In a nation where a potentially life-threatening blood clot can be discovered in the brain of Secretary of State Hillary Clinton and effectively treated within weeks, a single New York mother was allowed to walk into an emergency room with chest pains in 2010, and walk out without being informed that a potentially cancerous nodule was discovered until 2012 — when she was diagnosed with stage 4 lung cancer and given 6 months to live.
And what did the doctors do when they told her?
They gave her an apology and a hug.
In February of 2010, Laverne Wilkinson experienced sudden chest pain and rushed to the emergency room at Kings County Hospital, afraid that she was having a heart attack.
She had an EKG and a chest x-ray, was told everything was fine and to follow up if she experienced any further symptoms. Unbeknownst to her, the radiologist discovered a nodule 2 centimeters in diameter, but she was released without being told to follow-up with a doctor.
For two years Wilkinson found herself on a merry-go-round of treatments for asthma, including cough medication and steroids. In the spring of 2012, she returned to the emergency room wheezing and short of breath. The new X-ray determined that the nodule had more than doubled in size and spread to her left lung.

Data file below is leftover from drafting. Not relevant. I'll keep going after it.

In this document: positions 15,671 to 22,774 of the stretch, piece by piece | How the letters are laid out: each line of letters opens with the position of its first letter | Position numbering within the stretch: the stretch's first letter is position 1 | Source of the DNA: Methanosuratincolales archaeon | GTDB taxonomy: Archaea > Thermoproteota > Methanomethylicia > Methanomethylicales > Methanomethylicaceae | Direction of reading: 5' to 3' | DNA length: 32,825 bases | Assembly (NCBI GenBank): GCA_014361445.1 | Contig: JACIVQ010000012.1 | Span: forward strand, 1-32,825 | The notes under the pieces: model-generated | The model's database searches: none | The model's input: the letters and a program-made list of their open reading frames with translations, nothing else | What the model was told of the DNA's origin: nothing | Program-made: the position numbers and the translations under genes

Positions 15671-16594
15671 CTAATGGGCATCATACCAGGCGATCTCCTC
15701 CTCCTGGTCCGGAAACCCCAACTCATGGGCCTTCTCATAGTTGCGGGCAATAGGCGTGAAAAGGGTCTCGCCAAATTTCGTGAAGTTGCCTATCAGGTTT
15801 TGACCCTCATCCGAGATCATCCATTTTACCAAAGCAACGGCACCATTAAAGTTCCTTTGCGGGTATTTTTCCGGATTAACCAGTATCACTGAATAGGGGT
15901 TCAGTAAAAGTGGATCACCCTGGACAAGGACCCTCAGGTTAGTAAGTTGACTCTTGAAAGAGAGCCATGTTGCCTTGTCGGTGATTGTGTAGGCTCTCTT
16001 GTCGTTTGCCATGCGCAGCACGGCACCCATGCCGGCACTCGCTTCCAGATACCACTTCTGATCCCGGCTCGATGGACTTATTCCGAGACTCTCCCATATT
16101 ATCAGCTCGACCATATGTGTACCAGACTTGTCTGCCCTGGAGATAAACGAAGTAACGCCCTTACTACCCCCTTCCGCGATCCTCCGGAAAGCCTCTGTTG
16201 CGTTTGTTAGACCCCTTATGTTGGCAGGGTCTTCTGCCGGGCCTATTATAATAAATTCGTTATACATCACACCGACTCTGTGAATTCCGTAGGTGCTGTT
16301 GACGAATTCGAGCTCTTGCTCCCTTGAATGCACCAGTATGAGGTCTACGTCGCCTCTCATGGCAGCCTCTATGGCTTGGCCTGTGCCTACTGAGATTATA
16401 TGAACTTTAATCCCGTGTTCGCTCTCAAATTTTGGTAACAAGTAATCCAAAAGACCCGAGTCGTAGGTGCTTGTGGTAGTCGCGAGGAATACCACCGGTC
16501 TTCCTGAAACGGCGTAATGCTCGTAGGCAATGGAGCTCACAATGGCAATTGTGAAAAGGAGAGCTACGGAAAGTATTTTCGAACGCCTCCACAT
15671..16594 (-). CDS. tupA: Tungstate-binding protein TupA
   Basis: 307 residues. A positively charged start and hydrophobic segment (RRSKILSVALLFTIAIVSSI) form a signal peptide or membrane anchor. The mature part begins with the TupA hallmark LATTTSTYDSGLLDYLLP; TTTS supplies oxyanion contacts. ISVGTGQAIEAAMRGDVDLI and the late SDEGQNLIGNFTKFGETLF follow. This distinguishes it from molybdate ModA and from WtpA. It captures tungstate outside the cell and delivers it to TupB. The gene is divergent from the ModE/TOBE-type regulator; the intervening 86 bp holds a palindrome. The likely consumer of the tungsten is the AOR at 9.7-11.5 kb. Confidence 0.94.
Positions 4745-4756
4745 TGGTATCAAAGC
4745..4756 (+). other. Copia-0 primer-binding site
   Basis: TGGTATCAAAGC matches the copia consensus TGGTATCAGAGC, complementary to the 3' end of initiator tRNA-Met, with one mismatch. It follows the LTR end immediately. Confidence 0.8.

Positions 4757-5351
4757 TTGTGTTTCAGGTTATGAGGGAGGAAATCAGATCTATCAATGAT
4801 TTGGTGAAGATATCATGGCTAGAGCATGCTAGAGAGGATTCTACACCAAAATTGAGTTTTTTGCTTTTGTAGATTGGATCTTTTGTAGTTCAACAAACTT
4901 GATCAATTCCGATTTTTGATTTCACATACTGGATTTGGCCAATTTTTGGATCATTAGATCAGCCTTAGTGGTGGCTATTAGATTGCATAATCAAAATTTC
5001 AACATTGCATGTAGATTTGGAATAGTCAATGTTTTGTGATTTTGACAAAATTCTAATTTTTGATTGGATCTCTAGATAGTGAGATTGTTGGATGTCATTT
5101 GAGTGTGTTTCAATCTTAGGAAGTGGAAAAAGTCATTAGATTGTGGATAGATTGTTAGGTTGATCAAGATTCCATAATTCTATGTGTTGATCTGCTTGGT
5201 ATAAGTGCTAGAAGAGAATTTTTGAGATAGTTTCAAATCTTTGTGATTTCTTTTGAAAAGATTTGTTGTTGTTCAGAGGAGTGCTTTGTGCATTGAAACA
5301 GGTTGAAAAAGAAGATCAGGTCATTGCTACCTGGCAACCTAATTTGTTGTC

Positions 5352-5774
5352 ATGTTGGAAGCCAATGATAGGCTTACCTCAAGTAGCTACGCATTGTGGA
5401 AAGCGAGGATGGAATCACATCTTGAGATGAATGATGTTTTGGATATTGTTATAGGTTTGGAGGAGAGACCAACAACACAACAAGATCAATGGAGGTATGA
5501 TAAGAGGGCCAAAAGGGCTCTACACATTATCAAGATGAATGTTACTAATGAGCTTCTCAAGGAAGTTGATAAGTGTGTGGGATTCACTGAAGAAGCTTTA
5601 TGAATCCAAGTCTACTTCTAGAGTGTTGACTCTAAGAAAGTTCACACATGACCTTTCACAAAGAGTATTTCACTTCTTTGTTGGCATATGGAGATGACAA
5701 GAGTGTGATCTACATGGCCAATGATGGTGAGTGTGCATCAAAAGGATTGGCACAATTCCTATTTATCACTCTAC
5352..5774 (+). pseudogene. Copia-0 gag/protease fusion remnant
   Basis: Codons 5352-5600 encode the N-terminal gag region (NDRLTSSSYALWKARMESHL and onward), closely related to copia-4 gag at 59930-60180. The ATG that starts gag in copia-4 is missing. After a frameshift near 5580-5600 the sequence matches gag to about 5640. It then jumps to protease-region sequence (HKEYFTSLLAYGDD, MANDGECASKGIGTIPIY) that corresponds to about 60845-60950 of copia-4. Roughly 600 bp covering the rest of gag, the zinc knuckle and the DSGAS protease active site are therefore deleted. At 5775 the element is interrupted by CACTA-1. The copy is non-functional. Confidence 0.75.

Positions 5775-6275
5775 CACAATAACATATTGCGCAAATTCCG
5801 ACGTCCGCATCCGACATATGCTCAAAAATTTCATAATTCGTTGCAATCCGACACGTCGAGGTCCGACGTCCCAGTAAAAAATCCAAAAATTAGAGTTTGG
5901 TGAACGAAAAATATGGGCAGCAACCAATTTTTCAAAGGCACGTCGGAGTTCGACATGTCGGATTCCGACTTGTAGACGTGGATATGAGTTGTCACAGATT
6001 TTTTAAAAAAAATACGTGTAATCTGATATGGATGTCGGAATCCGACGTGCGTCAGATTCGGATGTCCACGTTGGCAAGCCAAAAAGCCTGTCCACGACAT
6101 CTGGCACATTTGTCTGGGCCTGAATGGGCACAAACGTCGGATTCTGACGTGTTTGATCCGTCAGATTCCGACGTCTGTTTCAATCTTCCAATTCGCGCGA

Wilkinson now has Stage 4 lung cancer that has metastasized in her liver, spine and brain. Even more tragically, as a non-smoker, her lung cancer had a 75% cure rate if detected early — which is was. Now she faces leaving behind a 15-year-old severely mentally impaired daughter in 6 months.
“She is going to be left without a mother,” Wilkinson cried. “What is going to happen to my little girl?”
See the live-saving information that she was never given below:
Dr. Gary Briefel recalls the moment when he told Wilkerson the news:
“I spoke to the patient about the fact that she had a chest X-ray in Feb 2010 while she was in the ED that showed a nodule that probably represented an earlier stage of what we now know is Squamous Cell Cancer,” Briefel wrote. “I told her that apparently nobody saw the report, which suggested either repeating the X-ray or getting a CT scan. I told her that it was not clear whether earlier diagnosis would have led to a cure, since many lung cancers by the time they are seen on a CXR (chest X-ray) have already spread, but that it was possible that a surgical cure could have been achieved.”